I am a nurse. I’ve lost count of the amount of patients I’ve lost, but miraculously I can remember their faces, what occurred and the devastation surrounding each and every event. I’m a nurse. I’ve shared hours, and shifts of joy & heartaches with my coworkers - and these are some of the most significant memories I will carry with me, as etchings of the nurse I’ve become, and the guiding point of the nurse I someday aspire to be. I’ve held the hand of patients dying with dignity, and grieving families, praying for and comforting them long beyond my shift, and I wouldn’t expect any patient satisfaction survey to reflect the importance of how this feels. I am a nurse, and I appreciate what I get to do every day.


So this is the rest of my latest project. It is a graduation present for my friend, Rachel, who just graduated from the Sinclair School of Nursing at Mizzou! The patterns can be found here:

And I highly recommend her store. She has so, so many patterns plus a lot of medicine/anatomy patterns. They are all stitched on 28 ct white Monaco. I did use DMC 321 instead of the suggested 666 just because it’s what I had. I whipped up all of these in about 2 weeks.

Warning: personal/cheesy post

Tomorrow I take my last exam of nursing school. I’ve survived didactic classes, clinical days, and preceptorship. I’ve spent countless nights studying. I’ve given up weekends, sleep, and celebrations. I’ve jumped through every hoop; I’ve overcome every obstacle. Less than a week away from graduation, this exam is the last thing standing between me and receiving my nursing pin. I feel so much pressure…

But, wow… I can hardly imagine how awesome and surreal graduation is going to feel. That is going to be a good day

When your surgical patient is using their incentive spirometer and getting up to the gerichair post op day 1
Updated Queue

It’s Saturday again! (Which I actually forgot so that’s why this is later than normal! Whoops!) So here’s your updated queue guys! Hopefully I’ll be able to knock some more out and give you more than noted on days I work! Still about 3 or 4 weeks, but I’m getting trying! Love you boos!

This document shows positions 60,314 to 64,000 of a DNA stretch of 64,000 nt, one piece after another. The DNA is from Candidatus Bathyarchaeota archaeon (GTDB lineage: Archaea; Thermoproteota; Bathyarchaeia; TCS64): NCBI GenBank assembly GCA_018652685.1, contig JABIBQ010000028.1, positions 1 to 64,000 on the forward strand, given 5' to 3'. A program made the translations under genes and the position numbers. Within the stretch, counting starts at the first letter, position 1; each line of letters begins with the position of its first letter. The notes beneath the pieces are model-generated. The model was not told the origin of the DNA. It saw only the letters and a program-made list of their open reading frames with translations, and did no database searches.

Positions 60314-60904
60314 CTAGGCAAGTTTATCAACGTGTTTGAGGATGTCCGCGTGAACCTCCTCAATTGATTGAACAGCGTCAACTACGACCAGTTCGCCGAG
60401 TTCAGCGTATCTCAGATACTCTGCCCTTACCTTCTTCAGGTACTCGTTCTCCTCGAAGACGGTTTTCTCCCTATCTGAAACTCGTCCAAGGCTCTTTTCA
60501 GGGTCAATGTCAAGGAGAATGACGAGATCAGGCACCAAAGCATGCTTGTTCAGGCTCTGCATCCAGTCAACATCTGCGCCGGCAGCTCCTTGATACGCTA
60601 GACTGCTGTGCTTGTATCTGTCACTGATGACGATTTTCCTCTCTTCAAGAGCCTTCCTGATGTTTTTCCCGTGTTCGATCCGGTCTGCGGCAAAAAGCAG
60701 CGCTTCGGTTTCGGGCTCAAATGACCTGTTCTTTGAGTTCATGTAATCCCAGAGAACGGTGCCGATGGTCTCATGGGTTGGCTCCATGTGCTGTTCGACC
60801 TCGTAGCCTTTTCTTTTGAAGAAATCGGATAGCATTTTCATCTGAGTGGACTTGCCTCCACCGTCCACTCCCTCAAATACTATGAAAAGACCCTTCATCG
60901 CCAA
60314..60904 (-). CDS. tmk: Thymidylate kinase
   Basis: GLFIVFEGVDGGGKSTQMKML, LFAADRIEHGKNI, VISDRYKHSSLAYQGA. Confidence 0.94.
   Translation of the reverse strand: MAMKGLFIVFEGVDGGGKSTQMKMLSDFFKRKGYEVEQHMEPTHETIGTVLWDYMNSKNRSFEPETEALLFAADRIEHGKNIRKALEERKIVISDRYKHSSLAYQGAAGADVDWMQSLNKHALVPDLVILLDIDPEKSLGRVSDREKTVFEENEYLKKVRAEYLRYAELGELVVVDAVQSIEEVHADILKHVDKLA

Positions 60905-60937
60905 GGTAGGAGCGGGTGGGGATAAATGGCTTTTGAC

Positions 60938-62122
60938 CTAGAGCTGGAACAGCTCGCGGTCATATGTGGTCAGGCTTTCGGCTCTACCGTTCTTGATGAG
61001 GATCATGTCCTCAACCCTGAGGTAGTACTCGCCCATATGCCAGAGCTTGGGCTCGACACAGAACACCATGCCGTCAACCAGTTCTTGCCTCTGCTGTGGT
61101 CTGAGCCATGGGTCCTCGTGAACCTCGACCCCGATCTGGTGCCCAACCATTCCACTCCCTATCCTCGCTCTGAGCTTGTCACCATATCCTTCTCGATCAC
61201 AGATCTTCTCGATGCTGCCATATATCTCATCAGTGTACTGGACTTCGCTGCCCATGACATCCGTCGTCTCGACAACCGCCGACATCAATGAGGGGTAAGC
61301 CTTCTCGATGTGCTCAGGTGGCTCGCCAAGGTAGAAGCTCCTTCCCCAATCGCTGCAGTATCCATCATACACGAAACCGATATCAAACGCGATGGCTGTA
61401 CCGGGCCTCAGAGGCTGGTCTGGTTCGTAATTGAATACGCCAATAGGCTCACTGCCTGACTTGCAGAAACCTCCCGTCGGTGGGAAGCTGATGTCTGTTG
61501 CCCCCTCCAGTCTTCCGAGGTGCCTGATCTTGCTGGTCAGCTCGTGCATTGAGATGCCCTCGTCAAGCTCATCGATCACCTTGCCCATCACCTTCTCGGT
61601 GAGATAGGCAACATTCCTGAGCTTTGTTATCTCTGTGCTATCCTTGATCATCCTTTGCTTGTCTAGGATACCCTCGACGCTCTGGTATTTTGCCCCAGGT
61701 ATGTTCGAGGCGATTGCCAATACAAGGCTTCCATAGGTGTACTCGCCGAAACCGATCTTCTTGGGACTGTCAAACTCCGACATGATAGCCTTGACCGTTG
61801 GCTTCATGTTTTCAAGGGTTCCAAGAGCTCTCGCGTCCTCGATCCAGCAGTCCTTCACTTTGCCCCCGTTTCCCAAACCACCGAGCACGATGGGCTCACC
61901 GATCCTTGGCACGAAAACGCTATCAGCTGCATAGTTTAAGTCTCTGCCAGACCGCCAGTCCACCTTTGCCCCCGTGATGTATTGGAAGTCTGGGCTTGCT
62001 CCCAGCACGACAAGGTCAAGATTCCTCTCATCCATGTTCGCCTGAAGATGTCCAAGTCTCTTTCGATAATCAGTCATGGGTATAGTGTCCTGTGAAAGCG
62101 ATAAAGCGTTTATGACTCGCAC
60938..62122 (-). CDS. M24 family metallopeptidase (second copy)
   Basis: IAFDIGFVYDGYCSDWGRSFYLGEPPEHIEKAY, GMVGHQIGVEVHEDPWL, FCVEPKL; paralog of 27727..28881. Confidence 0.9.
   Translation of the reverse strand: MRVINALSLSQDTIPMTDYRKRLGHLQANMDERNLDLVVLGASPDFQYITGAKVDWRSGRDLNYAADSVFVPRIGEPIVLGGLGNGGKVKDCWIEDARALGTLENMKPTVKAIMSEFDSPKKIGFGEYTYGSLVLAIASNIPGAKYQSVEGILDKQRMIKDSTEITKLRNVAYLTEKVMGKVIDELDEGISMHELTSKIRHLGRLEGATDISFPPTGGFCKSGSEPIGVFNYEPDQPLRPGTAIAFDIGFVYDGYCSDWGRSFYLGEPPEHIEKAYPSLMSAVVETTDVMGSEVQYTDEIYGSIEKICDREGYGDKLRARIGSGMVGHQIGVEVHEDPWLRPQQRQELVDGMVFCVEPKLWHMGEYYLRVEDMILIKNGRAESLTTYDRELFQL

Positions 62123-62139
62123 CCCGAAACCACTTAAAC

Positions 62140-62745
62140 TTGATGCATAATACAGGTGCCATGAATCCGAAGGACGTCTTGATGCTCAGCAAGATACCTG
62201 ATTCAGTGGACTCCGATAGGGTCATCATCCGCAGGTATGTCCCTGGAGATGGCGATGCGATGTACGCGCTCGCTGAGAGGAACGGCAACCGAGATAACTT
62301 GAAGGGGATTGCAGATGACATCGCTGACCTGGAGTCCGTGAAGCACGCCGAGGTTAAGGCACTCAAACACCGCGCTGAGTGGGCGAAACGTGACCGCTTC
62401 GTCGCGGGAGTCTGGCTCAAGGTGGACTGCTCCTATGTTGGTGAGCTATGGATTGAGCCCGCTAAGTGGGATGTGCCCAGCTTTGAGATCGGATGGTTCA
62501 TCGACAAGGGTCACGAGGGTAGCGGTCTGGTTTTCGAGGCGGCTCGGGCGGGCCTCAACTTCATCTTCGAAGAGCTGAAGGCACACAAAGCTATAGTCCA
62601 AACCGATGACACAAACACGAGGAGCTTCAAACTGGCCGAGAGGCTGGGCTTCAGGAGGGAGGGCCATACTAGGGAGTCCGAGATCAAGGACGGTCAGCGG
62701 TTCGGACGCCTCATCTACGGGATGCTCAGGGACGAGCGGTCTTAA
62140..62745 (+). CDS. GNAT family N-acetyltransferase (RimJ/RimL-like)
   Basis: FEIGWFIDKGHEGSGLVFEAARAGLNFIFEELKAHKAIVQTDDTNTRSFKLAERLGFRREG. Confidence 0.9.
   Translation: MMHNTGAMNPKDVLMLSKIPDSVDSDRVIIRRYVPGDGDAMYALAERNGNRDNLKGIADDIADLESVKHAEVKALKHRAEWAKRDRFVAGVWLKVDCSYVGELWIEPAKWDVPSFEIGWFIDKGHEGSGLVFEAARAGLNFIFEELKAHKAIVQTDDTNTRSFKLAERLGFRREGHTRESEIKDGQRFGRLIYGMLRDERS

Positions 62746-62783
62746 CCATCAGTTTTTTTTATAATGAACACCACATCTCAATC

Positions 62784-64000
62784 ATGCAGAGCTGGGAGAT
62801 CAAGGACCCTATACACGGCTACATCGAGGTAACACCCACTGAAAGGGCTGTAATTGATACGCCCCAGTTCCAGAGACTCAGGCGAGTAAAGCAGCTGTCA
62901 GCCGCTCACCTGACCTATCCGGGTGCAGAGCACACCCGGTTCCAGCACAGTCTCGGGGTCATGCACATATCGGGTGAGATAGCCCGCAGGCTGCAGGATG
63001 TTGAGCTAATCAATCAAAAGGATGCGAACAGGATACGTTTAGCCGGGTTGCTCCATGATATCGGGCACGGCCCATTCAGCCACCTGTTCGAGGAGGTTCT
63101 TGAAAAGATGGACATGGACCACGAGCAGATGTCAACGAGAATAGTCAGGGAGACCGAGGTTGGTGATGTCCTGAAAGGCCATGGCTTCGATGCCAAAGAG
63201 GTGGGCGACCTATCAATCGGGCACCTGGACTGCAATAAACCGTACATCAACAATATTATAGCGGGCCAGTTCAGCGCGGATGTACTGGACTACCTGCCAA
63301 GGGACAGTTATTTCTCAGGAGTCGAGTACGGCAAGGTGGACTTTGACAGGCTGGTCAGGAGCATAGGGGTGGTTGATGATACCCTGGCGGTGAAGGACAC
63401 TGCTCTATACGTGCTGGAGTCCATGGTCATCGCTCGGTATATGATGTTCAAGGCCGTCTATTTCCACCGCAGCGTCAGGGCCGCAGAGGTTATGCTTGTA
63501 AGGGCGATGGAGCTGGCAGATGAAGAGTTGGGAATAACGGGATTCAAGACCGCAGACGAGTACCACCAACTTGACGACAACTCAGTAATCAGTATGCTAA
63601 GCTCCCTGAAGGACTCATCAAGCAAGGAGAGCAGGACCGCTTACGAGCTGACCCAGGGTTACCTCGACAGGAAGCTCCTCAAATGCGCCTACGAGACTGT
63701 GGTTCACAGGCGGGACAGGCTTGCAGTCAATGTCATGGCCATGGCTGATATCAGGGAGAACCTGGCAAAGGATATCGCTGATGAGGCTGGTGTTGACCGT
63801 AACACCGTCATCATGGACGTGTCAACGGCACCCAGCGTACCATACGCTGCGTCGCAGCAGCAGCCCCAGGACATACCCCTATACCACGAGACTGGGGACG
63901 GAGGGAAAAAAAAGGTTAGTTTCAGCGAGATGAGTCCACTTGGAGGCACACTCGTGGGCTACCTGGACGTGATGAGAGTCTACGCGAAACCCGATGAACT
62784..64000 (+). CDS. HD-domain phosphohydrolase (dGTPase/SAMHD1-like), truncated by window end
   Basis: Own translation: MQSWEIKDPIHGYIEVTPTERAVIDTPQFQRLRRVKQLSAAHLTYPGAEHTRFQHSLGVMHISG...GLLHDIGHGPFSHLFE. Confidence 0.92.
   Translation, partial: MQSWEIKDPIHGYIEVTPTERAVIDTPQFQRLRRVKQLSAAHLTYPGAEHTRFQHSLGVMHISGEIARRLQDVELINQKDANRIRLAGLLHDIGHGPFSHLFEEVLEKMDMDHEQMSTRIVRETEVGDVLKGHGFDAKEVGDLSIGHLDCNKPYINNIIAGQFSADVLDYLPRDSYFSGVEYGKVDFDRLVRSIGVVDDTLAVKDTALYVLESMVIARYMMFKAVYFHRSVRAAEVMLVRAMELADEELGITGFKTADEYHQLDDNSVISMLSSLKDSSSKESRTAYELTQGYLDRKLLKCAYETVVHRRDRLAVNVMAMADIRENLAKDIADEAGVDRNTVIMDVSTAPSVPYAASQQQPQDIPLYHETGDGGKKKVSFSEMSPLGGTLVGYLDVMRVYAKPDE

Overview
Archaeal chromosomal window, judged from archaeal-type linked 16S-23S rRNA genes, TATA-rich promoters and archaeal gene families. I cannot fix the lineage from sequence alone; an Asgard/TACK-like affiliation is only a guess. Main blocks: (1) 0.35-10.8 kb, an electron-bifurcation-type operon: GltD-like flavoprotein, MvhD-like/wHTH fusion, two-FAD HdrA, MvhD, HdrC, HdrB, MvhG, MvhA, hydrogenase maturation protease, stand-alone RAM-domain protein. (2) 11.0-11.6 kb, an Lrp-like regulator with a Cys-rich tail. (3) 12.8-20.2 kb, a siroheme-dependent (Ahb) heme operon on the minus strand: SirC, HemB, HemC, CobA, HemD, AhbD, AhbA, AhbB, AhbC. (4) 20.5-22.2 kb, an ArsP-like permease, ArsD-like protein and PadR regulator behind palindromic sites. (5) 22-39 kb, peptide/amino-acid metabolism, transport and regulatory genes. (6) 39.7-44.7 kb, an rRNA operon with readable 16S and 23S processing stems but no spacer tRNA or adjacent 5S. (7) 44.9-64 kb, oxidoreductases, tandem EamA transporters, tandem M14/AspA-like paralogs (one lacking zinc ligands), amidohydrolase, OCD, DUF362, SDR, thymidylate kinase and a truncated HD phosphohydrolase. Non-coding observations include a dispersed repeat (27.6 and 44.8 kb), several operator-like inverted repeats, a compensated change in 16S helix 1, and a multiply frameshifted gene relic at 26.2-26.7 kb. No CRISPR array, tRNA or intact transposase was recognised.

Today- Leon Draisaitl/Elias Lindholm- stressed and break down

            Chris Kreider- finding a nursing job after graduation

Keep reading

Going against Tradition

“Nurses are open-minded, and welcoming.”


On graduating: “Go right to Med Surg, you have to do your time there first”

As nursing students, graduate nurses, and practicing nurses, we have a great appreciation for older experienced nurses who have paved the way for us, but where is it written in the literature that nurses are only successful in specialized disciplines such as ED or ICU if they’ve had two years Med Surg under their belt?

On having to teach new nurses in a specialty; “I’m tired of all these new nurses not knowing basics, why can’t they do a couple of years of med surg?”

Without undermining the level of acuity in emergent and critical care, or the need for speed, Med Surg is actually a specialty too, so it sort of undermines this area by implying you are sentenced there before moving onto greener pastures. And as a not-so-afterthought, didn’t we all start somewhere? Didn’t we all begin not knowing the basics? Isn’t it possible that with the right support, and solid orientation (without burning out the same preceptors over and over again), a nurse can be successful in any specialty? Are we determining failure is imminent, based solely on what’s been tradition? Are we discouraging nurses from pursuing their dream specialty, forcing them to do one they aren’t happy in, merely because it’s “always been done his way?” Or is our energy better spent simply supporting fellow nurses whatever their choices may be?